Some sad news this morning: The world has lost a literary giant. Author Ray Bradbury died last night after a long illness. He was 91 years old. He wrote such classics as "The Martian Chronicles" and "Fahrenheit 451" - futuristic tales from a man who never used a computer, or even drove a car. NPR's Arnie Seipel has more on Bradbury and his curious life.
The television journalist Barbara Walters apologized yesterday after leaked emails showed that she offered to help an aide to Syrian President Bashar Assad land a job in the U.S. after the aide helped Walters secure an interview with the despot.
Ray Bradbury, author of The Martian Chronicles and Fahrenheit 451, died Tuesday. He was 91. Bradbury was known for his futuristic tales — but he never used a computer, or even drove a car.
Bradbury was born in Waukegan, Ill., in 1920 and grew up during the Great Depression. He said it was a time when people couldn't imagine the future, and his active imagination made him stand out. He once told Fresh Air's Terry Gross about exaggerating basic childhood fears, like monsters at the top of the stairs.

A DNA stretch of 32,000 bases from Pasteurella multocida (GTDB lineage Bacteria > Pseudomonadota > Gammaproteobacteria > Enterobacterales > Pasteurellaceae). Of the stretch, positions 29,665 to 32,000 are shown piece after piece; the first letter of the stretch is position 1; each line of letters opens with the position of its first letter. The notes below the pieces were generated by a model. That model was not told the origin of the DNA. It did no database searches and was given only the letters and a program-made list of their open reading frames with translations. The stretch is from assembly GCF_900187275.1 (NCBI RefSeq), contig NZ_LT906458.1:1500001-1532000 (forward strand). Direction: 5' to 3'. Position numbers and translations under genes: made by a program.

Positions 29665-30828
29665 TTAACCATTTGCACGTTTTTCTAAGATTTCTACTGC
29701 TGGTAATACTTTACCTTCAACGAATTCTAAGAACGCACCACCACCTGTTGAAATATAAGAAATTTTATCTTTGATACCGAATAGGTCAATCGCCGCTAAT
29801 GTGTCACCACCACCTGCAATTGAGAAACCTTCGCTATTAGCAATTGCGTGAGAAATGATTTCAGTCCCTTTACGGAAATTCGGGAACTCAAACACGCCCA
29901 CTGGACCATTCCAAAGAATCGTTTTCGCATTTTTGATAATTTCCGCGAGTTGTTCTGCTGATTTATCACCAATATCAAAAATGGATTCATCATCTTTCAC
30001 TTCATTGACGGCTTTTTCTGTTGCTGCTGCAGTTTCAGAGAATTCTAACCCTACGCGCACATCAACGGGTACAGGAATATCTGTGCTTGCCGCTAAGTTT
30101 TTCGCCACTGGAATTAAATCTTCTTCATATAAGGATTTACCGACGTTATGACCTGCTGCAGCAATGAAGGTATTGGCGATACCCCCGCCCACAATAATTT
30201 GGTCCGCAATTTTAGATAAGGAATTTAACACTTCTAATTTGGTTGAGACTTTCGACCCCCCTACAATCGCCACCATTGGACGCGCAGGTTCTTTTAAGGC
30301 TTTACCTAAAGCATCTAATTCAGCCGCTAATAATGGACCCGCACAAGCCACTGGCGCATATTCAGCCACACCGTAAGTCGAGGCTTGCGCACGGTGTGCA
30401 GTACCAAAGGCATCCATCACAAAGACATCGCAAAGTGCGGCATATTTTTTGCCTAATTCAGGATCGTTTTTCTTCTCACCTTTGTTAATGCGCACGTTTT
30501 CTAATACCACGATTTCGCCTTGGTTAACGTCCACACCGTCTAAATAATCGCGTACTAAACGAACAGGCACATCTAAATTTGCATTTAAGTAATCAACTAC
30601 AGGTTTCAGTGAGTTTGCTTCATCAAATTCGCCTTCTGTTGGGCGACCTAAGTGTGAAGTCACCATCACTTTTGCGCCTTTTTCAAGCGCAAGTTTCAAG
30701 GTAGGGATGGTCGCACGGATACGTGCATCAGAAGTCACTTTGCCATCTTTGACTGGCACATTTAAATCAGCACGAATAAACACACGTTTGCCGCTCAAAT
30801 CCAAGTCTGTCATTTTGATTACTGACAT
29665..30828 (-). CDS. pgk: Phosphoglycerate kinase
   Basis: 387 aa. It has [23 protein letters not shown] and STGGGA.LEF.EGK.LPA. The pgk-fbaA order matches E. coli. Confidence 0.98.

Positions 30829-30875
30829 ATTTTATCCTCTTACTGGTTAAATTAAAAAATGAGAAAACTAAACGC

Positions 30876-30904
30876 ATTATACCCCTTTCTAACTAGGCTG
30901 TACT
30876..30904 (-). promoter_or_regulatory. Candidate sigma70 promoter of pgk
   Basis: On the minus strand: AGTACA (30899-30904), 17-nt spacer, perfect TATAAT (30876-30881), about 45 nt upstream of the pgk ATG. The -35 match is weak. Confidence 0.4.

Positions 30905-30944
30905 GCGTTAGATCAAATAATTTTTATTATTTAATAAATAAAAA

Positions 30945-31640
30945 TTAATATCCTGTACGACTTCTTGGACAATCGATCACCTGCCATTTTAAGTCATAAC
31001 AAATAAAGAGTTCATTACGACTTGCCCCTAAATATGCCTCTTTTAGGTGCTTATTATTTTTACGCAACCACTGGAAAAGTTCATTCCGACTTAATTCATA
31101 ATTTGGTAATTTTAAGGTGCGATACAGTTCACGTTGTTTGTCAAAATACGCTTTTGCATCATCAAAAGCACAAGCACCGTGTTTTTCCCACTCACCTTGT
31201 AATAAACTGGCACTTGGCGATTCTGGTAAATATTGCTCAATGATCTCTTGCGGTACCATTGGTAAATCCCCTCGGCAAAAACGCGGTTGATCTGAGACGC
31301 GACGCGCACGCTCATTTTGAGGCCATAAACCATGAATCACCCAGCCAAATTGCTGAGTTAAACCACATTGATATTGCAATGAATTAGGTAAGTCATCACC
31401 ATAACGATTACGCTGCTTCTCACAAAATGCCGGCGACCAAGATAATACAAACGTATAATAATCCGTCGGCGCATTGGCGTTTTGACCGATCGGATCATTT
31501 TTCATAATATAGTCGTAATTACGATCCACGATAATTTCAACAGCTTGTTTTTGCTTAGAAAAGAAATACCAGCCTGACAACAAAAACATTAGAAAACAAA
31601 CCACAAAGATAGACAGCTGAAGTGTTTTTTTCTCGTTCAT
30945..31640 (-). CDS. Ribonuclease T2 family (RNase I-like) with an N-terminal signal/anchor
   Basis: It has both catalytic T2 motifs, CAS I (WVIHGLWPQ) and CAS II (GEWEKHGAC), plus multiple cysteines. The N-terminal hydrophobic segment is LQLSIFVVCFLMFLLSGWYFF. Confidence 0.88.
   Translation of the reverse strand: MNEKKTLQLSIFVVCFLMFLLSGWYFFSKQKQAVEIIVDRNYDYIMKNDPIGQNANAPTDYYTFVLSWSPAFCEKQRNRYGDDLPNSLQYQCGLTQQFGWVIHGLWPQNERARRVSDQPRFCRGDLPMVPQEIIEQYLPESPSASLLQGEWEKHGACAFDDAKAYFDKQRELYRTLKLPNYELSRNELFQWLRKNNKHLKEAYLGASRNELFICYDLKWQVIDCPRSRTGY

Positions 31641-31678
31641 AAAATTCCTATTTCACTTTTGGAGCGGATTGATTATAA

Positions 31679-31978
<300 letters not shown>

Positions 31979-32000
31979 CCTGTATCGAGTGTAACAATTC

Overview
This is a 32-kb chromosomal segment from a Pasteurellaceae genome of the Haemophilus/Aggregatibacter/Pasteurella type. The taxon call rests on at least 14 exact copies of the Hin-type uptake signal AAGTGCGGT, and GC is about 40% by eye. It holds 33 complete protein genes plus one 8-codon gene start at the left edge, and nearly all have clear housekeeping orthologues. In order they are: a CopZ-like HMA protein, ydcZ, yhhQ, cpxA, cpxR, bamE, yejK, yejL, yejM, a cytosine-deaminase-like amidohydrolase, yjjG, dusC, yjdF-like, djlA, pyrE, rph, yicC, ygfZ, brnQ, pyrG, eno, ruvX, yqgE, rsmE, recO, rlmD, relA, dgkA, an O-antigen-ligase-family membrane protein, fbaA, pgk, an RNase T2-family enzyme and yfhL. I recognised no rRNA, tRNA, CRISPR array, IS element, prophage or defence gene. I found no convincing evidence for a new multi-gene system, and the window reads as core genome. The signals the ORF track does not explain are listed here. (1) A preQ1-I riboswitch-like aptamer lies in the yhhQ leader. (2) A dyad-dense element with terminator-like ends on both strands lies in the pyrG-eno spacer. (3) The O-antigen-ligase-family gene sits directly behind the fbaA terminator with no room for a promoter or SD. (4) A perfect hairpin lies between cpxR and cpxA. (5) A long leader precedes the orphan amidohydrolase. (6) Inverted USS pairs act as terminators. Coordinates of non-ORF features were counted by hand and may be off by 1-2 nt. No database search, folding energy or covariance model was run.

California's new truly open primary held Tuesday could result in single-party matchups in November for eight of the state's 53 U.S. House seats.
While some results remained unofficial Wednesday morning, five congressional districts were certain to have Democrat-vs.-Democrat races on Nov. 6, while a sixth looked likely; two districts could have Republican-vs.-Republican contests.
I'm Michel Martin and this is TELL ME MORE from NPR News. Coming up, a lot of famous people have gotten in trouble for being reckless with the social media tool Twitter, but now the skilful use of the delete key may not be enough to save them if they are running for office or are already a member of Congress. We'll find out why in just a few minutes.